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© Seton Hall Athletic Communications Bob Davies's sleight of hand earned him the nickname "the Harrisburg Houdini." See more pictures of basketball.

Position: Guard

Bob Davies began the basketball world's fascination with ball-handling wizards in the 1940s. Eight years older than Bob Cousy and nearly as slick, Davies thrilled fans by dribbling behind his back and between his legs. His sleight of hand earned him the nickname "The Harrisburg Houdini" and spawned a legion of imitators.

Born January 15, 1920, Davies began playing basketball in the alleys of Harrisburg, Pennsylvania, shooting tennis balls into a five-gallon can tacked to a telephone pole. He weighed 90 pounds when he entered high school but grew to 5'11" and 142 pounds by his senior year. A good athlete, he went to Seton Hall on a baseball scholarship and signed a contract with the Boston Red Sox. Playing basketball on the side, he led Seton Hall to back-to-back undefeated regular seasons.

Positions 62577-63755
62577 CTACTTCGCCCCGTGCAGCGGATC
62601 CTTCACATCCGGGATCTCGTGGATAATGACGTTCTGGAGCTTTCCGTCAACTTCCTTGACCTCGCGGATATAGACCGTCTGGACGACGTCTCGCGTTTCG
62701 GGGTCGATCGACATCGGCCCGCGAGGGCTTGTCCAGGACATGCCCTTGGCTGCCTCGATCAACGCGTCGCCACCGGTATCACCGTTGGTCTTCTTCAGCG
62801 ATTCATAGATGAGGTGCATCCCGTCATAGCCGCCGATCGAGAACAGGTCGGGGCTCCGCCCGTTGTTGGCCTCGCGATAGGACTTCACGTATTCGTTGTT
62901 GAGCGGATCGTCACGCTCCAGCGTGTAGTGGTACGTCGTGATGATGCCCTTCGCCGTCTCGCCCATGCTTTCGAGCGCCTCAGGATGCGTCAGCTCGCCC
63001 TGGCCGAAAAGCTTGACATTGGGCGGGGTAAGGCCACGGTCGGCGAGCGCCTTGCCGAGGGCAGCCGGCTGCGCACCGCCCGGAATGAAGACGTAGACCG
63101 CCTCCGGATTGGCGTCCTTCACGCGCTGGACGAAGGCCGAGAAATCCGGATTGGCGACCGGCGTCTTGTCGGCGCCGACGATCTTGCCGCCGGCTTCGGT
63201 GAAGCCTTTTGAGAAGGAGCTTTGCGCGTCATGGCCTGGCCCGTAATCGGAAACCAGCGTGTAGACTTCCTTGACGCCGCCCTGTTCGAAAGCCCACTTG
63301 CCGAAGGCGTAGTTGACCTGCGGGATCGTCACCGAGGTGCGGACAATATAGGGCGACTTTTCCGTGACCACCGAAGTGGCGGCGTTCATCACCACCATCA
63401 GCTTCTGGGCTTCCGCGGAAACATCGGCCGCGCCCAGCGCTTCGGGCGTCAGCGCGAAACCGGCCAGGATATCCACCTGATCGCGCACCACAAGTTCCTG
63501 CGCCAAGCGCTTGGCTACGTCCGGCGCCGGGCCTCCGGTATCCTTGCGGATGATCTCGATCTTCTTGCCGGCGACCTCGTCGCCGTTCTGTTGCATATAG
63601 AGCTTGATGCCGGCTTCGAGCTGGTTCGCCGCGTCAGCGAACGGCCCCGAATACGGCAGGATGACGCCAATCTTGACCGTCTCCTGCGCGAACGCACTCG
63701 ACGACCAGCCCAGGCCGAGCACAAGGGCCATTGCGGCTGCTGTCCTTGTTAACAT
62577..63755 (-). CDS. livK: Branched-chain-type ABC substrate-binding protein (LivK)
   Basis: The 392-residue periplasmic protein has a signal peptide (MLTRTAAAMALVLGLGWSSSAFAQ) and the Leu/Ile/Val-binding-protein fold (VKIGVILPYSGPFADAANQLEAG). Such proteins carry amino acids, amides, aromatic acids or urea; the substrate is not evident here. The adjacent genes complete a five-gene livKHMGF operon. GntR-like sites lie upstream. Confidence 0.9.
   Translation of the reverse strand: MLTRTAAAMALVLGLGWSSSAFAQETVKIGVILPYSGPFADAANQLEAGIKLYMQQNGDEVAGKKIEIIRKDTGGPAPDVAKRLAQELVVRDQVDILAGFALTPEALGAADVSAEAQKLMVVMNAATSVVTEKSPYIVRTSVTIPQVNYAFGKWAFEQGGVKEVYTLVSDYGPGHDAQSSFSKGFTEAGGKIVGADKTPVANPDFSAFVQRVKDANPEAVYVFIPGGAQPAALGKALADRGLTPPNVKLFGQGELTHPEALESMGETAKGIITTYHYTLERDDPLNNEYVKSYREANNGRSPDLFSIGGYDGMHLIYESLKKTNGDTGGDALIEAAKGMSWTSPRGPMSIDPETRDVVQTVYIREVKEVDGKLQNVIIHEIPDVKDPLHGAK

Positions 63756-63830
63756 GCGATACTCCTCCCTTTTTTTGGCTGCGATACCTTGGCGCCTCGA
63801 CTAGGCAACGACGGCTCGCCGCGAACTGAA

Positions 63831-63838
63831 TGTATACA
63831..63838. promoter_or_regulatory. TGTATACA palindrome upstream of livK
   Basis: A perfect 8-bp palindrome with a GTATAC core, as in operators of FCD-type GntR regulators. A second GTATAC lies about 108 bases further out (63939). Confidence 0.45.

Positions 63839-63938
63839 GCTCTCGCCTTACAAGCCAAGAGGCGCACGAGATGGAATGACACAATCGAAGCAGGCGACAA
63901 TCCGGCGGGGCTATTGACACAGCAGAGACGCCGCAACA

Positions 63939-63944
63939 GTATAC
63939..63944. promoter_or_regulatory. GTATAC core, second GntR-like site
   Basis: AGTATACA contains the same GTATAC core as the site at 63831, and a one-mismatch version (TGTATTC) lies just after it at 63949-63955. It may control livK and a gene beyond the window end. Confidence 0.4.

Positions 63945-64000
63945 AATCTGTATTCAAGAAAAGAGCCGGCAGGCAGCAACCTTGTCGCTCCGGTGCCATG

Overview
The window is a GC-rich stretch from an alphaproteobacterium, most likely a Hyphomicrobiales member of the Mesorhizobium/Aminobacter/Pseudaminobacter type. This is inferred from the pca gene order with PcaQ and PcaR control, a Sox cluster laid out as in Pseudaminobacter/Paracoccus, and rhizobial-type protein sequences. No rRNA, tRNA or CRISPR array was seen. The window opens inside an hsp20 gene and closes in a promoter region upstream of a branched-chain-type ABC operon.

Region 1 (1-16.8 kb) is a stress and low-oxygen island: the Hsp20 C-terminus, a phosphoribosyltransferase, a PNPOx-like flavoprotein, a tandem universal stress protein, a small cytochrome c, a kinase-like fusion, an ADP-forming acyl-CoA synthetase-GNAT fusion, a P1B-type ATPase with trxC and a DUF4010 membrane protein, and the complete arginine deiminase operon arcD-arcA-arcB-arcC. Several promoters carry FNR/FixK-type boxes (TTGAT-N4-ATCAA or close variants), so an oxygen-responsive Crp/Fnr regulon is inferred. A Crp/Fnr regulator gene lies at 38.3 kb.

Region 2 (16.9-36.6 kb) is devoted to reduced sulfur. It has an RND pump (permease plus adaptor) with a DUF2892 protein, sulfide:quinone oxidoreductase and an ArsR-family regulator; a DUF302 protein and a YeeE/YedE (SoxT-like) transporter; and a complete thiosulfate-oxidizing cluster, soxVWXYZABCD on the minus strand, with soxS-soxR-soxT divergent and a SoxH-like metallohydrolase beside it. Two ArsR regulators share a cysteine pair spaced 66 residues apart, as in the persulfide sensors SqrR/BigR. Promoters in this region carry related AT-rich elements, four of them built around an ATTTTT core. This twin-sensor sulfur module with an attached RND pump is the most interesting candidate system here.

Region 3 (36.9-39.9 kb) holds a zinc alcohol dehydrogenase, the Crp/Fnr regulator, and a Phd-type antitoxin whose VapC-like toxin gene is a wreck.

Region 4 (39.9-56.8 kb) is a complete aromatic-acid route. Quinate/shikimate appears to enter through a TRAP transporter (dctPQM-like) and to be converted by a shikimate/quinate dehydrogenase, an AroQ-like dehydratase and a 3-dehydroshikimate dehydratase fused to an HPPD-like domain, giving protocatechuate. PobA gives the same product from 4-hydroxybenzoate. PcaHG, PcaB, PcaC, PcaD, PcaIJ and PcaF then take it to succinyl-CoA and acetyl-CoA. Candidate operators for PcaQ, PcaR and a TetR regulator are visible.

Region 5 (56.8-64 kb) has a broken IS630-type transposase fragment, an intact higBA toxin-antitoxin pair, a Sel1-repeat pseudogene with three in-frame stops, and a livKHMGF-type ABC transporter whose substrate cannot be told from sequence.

Meanwhile, Davies perfected the behind-the-back dribble, though no one paid attention until he used it at the National Invitation Tournament in 1941. A famous story is that a Seton Hall priest dropped dead of a heart attack after seeing Davies's move. Years later, when Davies was with Rochester in the NBA, Royals coach Les Harrison ordered him to stop going behind his back because he was showing up his opponents. Grudgingly, Davies complied.

In 1945, after three years in the Navy, Davies signed with the Royals, then a member of the National Basketball League. His teammates included future New York Knicks coach Red Holzman, pro football great Otto Graham, major-league catcher Del Rice, and Chuck Connors, who went on to fame as television's "The Rifleman." For the next decade, Davies was the No. 2 attraction in professional basketball, after George Mikan. His best game was on Christmas Eve, 1949, when he scored 33 points and hit a circus shot to beat New York in double overtime. He was Most Valuable Player of the National Basketball League in 1947 and led the Royals to the NBA championship in 1951.

Davies retired in 1955 with career averages of 13.7 points and 4.9 assists in 10 pro seasons. He joined the Hall of Fame in 1969 and was named to the NBA's Silver Anniversary Team in 1970. He died in 1990.

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